Buddhism, Vivekananda recommended, was likewise intimately interwoven with Hinduism. Together, the two religions balanced and fitted each other. Hinduism gave Buddhism rationale and reasoning while Buddhism reciprocated back in kind by enabling Hinduism to focus more on convictions and matters of the heart. That wasn’t a completely new thought. The Matsya Purana, one of the most significant antiquated Hindu writings, guarantees that the Buddha is a symbol or appearance of the Hindu god Vishnu.

3 – In 1989, the BJP adopted Hindutva as its official ideology.

The BJP or Indian People’s Party has been ruling since 2014. From they assumed power, the nation has seen a flare-up of insularity which would’ve been incomprehensible to its Hindu ancestors. In this highlight, we’ll see what the BJP speaks to and where it originates from. 

We should begin with its belief system. The BJP is focused on Hindutva, signifying “Hinduness.” That’s a thought which previously developed in the mid-twentieth century. At the point when India’s foremost sovereignty leader Mahatma Gandhi advocated for solidarity between the future sovereignty’s different religious societies, he experienced harsh criticism from various commentators. One of them was Vinayak Damodar Savarkar, a government official, and essayist who promoted the idea of Hinduness with his 1923 book Essentials of Hindutva. 

Savarkar’s seminar in Hindu patriotism asserted that Hindus were the earliest occupants of India. That, he surmised, implied that India was by definition the place of habitation of the Hindus – a controversial move which right away proscribed other different religious faiths from Savarkar’s idea of citizenship. In 1939, a conservative mastermind called MS Golwalkar expounded upon that line of thought in We, or Our Nationhood Defined. 



Golwalkar asserted that nationality was dictated by culture as opposed to geology. India, obviously, was socially Hindu from his point of view. A Muslim may live inside the nation’s physical territory, yet she wasn’t genuinely Indian since she didn’t partake in or identify with Hindu culture. This isn’t only a chronicled piece, nonetheless – truth be told, Golwalkar’s book remains a fundamental content for the present BJP. 

That makes the BJP a great deal like other fundamentalist crusades. Like its partners in different parts of the world, its stubborn and discriminatory assertions about social personality sets up a precedence for an institutionalized abuse of minority groups. Be that as it may, here’s the Catch 22: Hinduism is profoundly dedicated to a reverence for other faiths and religious inclusiveness, putting Hinduness up against an indispensable part of its own legacy. 


In any case, on the off chance that it rejects key parts of Hinduism, where does Hindutva get its objectives from? All things considered, both Savarkar and Golwalkar unequivocally lend credence to the Nazi belief system. Savarkar, for instance, composed the foreword to a book by Savitri Devi – an Indian Nazi supporter who asserted Hitler was a symbol of Vishnu. Golwalkar in the meantime asserted that Nazi Germany’s institutionalized extermination of Europe’s Jews was a case of “race pride at its best,” something from which he trusted India would do well to learn.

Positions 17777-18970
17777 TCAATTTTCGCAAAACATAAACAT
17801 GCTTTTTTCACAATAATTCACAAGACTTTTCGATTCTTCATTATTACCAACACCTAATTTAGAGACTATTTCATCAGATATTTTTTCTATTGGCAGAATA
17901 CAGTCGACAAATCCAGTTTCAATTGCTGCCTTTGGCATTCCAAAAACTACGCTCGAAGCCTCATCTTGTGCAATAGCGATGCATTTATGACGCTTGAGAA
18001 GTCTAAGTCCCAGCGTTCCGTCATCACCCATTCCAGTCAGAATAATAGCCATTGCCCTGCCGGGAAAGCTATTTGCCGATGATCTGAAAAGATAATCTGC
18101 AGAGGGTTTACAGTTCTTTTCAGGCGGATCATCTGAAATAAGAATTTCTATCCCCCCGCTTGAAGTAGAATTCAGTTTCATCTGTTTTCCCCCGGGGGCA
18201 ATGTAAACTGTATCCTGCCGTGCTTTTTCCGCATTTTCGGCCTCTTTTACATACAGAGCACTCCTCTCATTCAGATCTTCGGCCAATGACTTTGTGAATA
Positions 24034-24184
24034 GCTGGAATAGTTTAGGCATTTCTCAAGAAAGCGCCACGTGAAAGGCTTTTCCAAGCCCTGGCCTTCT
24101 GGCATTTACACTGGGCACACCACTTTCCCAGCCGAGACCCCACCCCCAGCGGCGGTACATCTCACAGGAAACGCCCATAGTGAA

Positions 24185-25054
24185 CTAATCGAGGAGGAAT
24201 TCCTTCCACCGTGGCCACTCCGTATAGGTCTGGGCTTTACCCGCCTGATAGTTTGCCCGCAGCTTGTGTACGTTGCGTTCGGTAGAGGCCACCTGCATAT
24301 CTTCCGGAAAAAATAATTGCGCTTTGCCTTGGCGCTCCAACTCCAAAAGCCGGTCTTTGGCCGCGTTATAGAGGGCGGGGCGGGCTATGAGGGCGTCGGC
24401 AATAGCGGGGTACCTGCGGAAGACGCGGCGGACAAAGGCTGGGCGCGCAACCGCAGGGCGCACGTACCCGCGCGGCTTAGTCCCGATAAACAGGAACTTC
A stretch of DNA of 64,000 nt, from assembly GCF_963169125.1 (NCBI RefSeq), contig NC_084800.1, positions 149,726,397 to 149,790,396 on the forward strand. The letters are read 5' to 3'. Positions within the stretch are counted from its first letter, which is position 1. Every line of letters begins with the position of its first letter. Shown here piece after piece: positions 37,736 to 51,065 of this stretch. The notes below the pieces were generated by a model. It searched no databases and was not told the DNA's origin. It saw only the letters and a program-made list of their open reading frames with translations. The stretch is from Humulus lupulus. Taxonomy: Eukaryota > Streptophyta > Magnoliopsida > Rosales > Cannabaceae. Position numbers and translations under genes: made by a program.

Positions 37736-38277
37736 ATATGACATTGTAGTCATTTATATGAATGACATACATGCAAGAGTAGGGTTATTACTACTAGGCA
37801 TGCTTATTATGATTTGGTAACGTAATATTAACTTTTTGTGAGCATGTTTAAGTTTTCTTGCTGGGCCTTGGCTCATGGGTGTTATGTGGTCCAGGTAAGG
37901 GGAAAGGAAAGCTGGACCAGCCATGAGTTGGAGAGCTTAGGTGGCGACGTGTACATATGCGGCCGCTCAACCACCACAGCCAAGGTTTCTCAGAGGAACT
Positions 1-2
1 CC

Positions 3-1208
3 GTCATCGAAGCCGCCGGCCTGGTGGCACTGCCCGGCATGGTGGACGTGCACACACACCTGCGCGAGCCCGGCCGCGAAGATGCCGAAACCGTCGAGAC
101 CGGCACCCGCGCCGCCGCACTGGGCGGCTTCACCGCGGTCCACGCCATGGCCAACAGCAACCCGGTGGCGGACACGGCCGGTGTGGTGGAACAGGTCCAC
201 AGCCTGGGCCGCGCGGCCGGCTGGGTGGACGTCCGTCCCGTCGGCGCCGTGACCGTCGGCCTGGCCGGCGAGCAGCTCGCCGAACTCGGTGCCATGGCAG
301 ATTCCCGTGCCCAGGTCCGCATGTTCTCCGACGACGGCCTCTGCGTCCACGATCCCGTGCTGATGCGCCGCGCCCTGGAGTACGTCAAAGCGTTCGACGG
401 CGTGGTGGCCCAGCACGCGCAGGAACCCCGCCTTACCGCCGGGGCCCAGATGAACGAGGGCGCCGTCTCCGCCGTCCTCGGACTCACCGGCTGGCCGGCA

These are the ideological foundations of Hindutva. Be that as it may, shouldn’t something be said about the BJP’s record in government?

4 – The present government encourages the prejudicial treatment of non-Hindu minorities, especially Muslims.

Being a Muslim in the present Hindutva-commanded India is a frightening situation. That is not really astonishing given that individuals from parliament normally espouse Islamophobia. Take BJP member and Chief Minister of Uttar Pradesh, Yogi Adityanath. 

Adityanath first rose to conspicuousness for his intense denunciation of Islam, however, he likewise organized a group of radicals that physically assaulted Muslims. Prior to turning into a government official, he served an 11-day jail sentence for hate speech subsequent to calling the mainstream Muslim Bollywood star Shah Rukh Khan a terrorist. In 2017, he imitated Donald Trump and he advocated for a movement restriction to keep Muslims from entering India. 

The intensity of disruptive figures like Adityanath has had a sensational impact. Anything remotely connected with Islam is being focused on. That even goes for structures like the Taj Mahal, a Mughal tomb in Uttar Pradesh and one of the nation’s most popular tourist destinations. 

Adityanath declines to make available, funds fo the upkeep of the site. As a consequence, it’s gradually falling into dilapidation. Contamination has yellowed the once splendid white marble exteriors, and construction work has been prolonged endlessly. At the point when the famed American basketball player, Kevin Durant visited the site in 2017, he was dismayed and portrayed the region’s pitifulness in realistic detail, setting off a minor national outrage. 



The closest city, Agra, isn’t prospering as well. Government disregard has plunged it into the category of the least fortunate and dirtiest urban communities in the nation. That’s left it in a bad circumstance. It seriously needs tourism to develop, however it can’t entice guests going through on their way to the Taj Mahal on the grounds that it’s in such a terrible situation. The author presumes this situation is not a bug, rather it is intentionally created. 

His proof? The most recent tourism leaflets for Uttar Pradesh don’t make reference to the Mughal, pointing to possible sabotage by the chief minister’s office, by the discouragement of guests.

In any case, denying a destitute city of a profitable provision of pay to fulfill derisive biases is an acceptable standard with regards to the BJP. Through the author’s eyes, these spiteful strategies demonstrate that the supposed “people’s party” doesn’t really mind all that much about Indians’ prosperity.

5 – The BJP has succeeded in turning an essentially liberal culture against liberal standards and has prevented advancement.